Using paint, a blank canvas, and brushes will always have a charm, no matter the century we live in. Technology, however, has opened up a large space for artists to experiment with different software, virtual art tools, and imaging techniques. The sky’s the limit when it comes to art and technology which makes the intersection between the two particularly interesting.
The use of 3D effects in visual arts is among the advanced techniques for the creative expression of ideas. Projection mapping is a technique that uses various irregularly shaped objects such as buildings or interiors for a canvas for video projection. In order to turn objects into display surfaces, studios use special software to spatially map two or three-dimensional figures on the virtual program. By doing so, projection specialists and programmers can create a digital twin of the real environment and use it to calculate how to best project images or videos.
One of the projection mapping pioneers in Europe is the Bulgarian MP-STUDIO which specializes in 3D projection mapping and visual effects. Founded by Marin Petkov in 2008, the company has completed more than 500 projects and has won multiple awards and international recognitions. Some of their biggest recognitions are winning the 2015 and 2018 Festivals of Lights in Berlin. Today, MP-STUDIO is the main partner of the Festivals of Lights brand and Petkov is the Art director of the show.
At the beginning of July this year, MP-STUDIO created a 360-degree 3D projection mapping of the painting of the two greatest Dutch painters, Rembrandt and Vincent Van Gogh. The project “Vincent Meets Rembrandt: The Untold Story” is located in the Noorderkerk church in Amsterdam and will stay there for 5 years for visitors to experience. Our team met with Petkov to find out more about how technologies impact the way we do art, and how MP-STUDIO mixes creativity and talent for painting with machine learning and mathematical projections.
Pioneering in projection mapping
While studying Informatics and Multimedia in Germany, Petkov got inspired to switch his focus to visual effects when he watched the action box-office movie Blade. “Back then the technology that was used in art was limited to visual effects and motion graphics, projection mapping did not exist yet,” Petkov shares. After graduating, he came back to Bulgaria with the vision to work on innovation in visual arts, but found out that the local market was not mature enough. Therefore, in the beginning, he concentrated on doing projects abroad, and participating in visual arts competitions.
“It was my goal to first complete some project and make a name abroad as I knew that the market in Bulgaria was not ready and needed some time. After we did our first shows in Bulgaria, projection mapping became an integral part of making events more interesting and attractive. Not just on buildings but also for interiors and stage performances. As we were among the projection mapping pioneers in Europe, we were able to build a network of partners who opened a lot of opportunities for us in the international markets.
Between brushes and algorithms
Petkov explains that the process of 3D projection mapping on buildings and interiors begins with scanning and photogrammetry. During this initial phase, the team of MP-STUDIO uses multiple photos to make a 3D model of the building and gather all the data they need to make a digital twin of the environment. When developing the digital twin of the buildings, it is of great importance to account for all small irregularities and map them on the digital software. This process ensures that the projected image or video will fit with the irregularities of the objects.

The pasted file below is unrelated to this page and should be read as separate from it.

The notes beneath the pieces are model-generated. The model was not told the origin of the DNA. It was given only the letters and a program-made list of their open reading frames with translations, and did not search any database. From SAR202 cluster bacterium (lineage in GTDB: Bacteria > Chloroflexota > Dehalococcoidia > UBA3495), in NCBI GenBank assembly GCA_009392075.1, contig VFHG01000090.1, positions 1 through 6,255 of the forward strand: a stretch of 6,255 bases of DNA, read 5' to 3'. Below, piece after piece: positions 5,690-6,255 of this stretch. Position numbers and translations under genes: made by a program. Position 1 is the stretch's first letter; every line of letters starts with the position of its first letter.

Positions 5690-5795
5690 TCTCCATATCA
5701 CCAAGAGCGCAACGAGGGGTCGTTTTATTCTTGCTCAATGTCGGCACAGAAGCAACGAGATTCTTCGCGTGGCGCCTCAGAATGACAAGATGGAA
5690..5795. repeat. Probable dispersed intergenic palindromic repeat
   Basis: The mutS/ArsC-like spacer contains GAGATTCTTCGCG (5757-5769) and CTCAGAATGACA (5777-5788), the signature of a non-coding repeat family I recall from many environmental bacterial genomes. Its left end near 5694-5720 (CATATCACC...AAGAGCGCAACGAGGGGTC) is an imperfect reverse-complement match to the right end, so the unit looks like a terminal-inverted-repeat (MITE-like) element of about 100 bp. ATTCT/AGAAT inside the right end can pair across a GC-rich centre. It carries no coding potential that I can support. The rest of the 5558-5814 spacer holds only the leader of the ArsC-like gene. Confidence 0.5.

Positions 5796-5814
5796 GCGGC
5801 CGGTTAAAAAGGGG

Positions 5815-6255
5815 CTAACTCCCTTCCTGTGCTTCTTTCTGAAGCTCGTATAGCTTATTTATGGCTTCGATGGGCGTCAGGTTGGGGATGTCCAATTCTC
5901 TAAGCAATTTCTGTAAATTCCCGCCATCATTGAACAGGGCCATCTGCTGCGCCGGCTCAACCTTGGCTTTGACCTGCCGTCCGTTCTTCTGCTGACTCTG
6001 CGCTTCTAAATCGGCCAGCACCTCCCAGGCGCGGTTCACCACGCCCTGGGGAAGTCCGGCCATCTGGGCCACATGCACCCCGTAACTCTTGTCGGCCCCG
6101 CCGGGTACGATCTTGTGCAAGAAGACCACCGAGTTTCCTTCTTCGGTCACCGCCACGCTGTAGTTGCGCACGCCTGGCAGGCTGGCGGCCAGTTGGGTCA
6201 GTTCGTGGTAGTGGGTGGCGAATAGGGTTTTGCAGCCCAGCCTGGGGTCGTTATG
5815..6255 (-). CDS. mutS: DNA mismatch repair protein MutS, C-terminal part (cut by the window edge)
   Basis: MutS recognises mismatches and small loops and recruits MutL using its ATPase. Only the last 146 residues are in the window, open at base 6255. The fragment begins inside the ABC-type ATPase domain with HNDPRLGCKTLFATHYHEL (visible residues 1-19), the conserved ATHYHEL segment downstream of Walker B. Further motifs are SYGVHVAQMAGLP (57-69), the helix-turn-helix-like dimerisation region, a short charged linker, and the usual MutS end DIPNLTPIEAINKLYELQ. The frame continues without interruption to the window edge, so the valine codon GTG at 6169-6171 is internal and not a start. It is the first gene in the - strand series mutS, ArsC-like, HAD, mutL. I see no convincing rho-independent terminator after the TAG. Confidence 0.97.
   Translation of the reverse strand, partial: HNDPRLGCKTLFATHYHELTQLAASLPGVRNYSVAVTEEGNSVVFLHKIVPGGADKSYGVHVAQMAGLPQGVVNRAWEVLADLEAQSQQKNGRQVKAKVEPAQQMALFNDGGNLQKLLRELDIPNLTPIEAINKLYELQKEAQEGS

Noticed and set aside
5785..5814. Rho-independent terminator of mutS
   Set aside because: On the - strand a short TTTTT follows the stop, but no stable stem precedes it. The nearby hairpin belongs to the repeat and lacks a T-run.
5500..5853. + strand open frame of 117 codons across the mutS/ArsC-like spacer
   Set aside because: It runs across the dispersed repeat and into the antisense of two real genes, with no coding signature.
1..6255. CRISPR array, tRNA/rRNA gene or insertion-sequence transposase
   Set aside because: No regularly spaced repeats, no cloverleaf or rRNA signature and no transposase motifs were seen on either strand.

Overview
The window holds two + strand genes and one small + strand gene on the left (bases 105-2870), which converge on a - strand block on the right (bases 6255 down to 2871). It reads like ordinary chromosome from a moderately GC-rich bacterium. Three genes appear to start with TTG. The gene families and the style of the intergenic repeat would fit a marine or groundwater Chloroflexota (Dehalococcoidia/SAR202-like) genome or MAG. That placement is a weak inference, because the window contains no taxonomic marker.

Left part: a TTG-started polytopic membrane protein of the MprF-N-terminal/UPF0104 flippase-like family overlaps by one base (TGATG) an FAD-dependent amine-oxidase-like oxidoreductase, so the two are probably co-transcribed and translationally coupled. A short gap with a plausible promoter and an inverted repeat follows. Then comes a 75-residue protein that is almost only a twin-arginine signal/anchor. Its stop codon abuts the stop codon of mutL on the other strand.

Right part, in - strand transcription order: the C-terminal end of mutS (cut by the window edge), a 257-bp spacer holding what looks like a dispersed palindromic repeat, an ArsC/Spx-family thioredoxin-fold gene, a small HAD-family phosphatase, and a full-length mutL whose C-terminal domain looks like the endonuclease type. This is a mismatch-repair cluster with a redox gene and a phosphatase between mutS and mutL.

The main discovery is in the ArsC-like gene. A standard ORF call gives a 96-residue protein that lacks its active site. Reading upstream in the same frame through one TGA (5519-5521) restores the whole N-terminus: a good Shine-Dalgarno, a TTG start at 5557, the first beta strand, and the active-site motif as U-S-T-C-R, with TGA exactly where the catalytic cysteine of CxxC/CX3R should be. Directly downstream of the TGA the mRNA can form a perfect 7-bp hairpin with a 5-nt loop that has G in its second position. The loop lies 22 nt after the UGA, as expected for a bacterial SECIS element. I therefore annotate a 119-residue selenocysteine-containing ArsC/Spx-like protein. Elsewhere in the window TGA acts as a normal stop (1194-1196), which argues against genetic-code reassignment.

Next, in the production phase, MP-STUDIO uses ML, AI, and custom algorithms. Petkov gives an example of the work they did around the Van Gogh project. “We used various technologies to replicate and complete some of the paintings and make them suitable for 360 degrees projection. We had to develop the continuation of the masterpieces without changing them in any way. In order to be as accurate as possible in our projections, we had to examine every detail of the paintings, which meant that we paid a lot of attention to the brushes used in the paintings. A really interesting experience for the team was exploring how Van Gogh played with different techniques to visualize light the Starry Night painting,” Petkov shares.
To make the image fit the irregular canvas on which it is projected either scans the building or uses photogrammetrical functions. Additionally, they calculate how many projectors will they need for the projection mapping, and how the natural lightning affects the projected image. Storytelling is also a key element of the experience of their shows and that is why MP-STUDIO often adds voiceover to accelerate the effect.
A one-stop-shop for visual art and tech
From the design of the creative and writing the screenplay, to the development of interactive installations and custom applications, MP-STUDIO covers the full spectrum of visual art technologies. The most popular service that the company offers 3D building projection mapping which can be done on cultural and historic sites, as well as sports and cultural events and for corporate brand advertising. Additionally, MP-STUDIO does interactive projection shows and specializes in 4D experiences by incorporating additional elements and technologies such as laser and video mapping, light mapping, and water projection.
Last year when the pandemic hit, MP-STUDIO developed a platform for virtual events which generates a 3D environment in real-time and allows the audience to interact with the speakers. So far they have done over 40 events on the platform, including the annual strategic conference of Coca-Cola HBC Bulgaria, and the DigitalK conference of LAUNCHub Ventures and Economedia, and continue developing it with new functionalities.